Be honest with your soul and true to yourself; if you find that your friend, in whose company you rejoice, is not of the same religious faith, do not pursue that course further. Better to suffer a moment now than to be plunged into misery and hopeless woe for years to come.

Test Number Five. Ask yourself this question: Will he (or she) have respect for me and I for him (or her)? You want a love that suffers long and is kind, that is not easily provoked, that "beareth all things, believeth all things, hopeth all things, endureth all things."

On what delicate threads this priceless treasure of respect hangs. What an influence your past, your upbringing, your manners, your speech, have on being happy ever after. Have you ever wished for a crystal ball into which you could gaze and tell with certainty just how this spruced-up, perfumed, polished essence of elegance will treat you after you are married? I can give you an infallible one!

"Let the woman who desires a peaceful, happy union, who would escape future misery and sorrow, inquire before she yields her affections, Has my lover a mother? What is the stamp of her character? Does he recognize his obliga­tions to her? Is he mindful of her wishes and happiness? If he does not respect and honor his mother, will he manifest respect and love, kindness and attention, toward his wife? When the novelty of marriage is over, will he love me still? Will he be patient with my mistakes, or will he be critical, overbearing, and dictatorial?” Messages to Young People, p. 450.

There you are, young women! Now you can tell just how he will treat you after marriage. Sometimes, when you are not expected, go to visit him in his home. Listen to the way he speaks to his mother; watch the way he respects her. If he is discourteous to her, he will be discourteous to you. If he is thoughtful of her, he will be thoughtful of you. If mother's face lights up with pleasure when her son comes in from work, your face will light up with pleasure when your husband comes in from work. It is as simple as that, and it is as accurate as that!

And, young men! It will work just as well for you. Do you often wonder what kind of wife this charming, graceful, angel lady would make? Take a trip to her home when you are not expected. Listen to the way she talks to her mother and her father; watch the way she treats them. If she cheerfully takes her part in the home, she will cheer­fully take her part in your home. If mother and father smile at her words and her presence, you too will rejoice and be delighted with her presence. If she makes everybody dance attendance to her in her home, believe me, son, she will make you dance attendance in your home. If she helps mother wash the dishes, she will help you; and if she does not help her mother do the dishes, do not be surprised if she makes you do the dishes by yourself.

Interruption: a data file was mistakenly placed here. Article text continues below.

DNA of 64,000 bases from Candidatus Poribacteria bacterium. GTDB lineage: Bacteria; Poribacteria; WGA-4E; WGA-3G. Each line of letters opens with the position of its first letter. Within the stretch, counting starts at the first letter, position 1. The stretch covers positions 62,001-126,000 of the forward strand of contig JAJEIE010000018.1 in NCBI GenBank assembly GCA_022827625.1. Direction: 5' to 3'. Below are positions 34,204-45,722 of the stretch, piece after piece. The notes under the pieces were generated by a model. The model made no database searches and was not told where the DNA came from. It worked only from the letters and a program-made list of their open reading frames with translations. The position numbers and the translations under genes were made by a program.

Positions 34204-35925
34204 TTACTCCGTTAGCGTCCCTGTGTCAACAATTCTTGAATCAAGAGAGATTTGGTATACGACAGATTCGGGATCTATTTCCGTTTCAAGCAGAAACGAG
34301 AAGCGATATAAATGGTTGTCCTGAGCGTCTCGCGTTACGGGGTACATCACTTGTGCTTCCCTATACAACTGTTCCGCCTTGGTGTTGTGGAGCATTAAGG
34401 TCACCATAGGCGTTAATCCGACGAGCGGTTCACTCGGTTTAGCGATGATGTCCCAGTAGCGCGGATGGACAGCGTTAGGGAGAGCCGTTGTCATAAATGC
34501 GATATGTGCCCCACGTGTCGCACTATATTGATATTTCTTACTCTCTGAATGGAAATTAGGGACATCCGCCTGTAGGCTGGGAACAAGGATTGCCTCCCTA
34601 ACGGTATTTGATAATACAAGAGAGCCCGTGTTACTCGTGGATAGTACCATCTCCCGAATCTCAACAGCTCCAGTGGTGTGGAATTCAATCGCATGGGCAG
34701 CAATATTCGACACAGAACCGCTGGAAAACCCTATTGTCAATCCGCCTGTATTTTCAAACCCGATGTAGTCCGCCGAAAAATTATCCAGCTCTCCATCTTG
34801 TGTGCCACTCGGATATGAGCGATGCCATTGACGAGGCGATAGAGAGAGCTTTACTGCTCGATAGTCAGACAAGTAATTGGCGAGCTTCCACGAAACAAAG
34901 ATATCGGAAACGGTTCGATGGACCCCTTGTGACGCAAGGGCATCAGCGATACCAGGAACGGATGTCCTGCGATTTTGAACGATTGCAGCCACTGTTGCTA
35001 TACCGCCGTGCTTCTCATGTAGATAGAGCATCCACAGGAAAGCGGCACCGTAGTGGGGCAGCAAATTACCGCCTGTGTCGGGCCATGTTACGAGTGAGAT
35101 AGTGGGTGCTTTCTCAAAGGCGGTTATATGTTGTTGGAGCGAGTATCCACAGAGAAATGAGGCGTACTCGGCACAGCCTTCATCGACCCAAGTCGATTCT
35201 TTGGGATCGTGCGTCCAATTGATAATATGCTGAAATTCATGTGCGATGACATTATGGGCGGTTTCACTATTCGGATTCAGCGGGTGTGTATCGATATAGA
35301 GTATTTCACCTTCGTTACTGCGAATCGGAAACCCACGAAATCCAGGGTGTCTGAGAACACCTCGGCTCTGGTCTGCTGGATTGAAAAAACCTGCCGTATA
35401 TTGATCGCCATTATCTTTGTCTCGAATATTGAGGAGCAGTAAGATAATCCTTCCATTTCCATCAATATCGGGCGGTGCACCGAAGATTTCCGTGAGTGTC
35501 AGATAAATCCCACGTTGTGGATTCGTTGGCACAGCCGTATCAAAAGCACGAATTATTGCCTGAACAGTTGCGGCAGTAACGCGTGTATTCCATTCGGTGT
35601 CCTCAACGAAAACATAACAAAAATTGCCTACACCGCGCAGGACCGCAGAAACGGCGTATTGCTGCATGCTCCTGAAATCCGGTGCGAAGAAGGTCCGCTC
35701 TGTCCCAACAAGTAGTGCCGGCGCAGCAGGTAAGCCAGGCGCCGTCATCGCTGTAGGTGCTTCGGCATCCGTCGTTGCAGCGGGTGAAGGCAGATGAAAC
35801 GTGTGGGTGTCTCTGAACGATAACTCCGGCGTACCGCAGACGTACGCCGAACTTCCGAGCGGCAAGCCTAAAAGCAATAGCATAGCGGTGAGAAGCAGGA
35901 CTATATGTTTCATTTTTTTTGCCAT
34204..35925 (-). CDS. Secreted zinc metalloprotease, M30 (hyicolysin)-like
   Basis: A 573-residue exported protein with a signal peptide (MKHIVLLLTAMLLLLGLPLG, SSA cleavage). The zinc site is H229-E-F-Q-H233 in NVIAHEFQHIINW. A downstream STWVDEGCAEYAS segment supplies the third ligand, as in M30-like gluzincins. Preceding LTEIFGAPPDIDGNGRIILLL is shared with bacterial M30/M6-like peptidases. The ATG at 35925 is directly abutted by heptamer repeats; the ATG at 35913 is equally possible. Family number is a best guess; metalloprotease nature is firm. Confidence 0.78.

So, you who are young people, gaze into the crystal ball of your lover's home, and if you do not like the picture of your future, escape ere it is too late. "It is better to dwell in a corner of the housetop, than with a brawling woman in a wide house." And, "It is better to dwell in the wilderness, than with a contentious and an angry woman." Proverbs 21:9, 19,

"In these days of peril and corruption, the young are exposed to many trials and temptations. Many are sailing in a dangerous harbor. They need a pilot.... They are infatuated with the subject of courtship and marriage, and their principal burden is to have their own way. In this, the most important period of their lives, they need an unerring counselor, an infallible guide. This they will find in the word of God." Messages to Young People, p. 443.

As one who expects to meet you again in the Day of Judgment, I have earnestly and sincerely tried to give you this simple, infallible guide.

I tell you, young people, getting married is no joke! But if we as Christians will take time to test our friends and our friendships and our affections by these simple tests, there is no reason why we cannot expect Heaven's sweetest smile and richest blessing to rest upon our homes.

The other day I read these words from the pen of La Rochefoucauld

"The same wind snuffs candles, yet kindles fire,
So when absence kills a little love, it fans a great one."

Even so, the love that is snuffed out by the wind of these tests is not worth a single tear; but if it survives, it will be that beautiful, precious gift of God, and when you get married you can be assured that you will live happily, not just while you are on your honeymoon, not just till the novelty of marriage is over, but happily forever after.


Love is the sunlight of home,
Beautiful, bright, and clear,
Shining through every passing day
And every passing year.
It bears no frown or rod;
It binds no tyrant chain;
But in its self-forgetful grace
Gives joy instead of pain.

Like some bright seraph's smile,
It bids the gloom depart,
Flings not an arrow from its tongue,
And wounds no quivering heart.
Its kingdom is divine,
And sweet its sovereign sway;
Better than gold or gems of earth,
Its presence cheers our way.

Love is the light of home.
It brightens all below
And calms the billows on life's sea
When angry tempests blow.
Bid welcome to its smile,
And let its radiance shine!
Walk with it ever by your side,
A friend that is divine.
Robert Hare.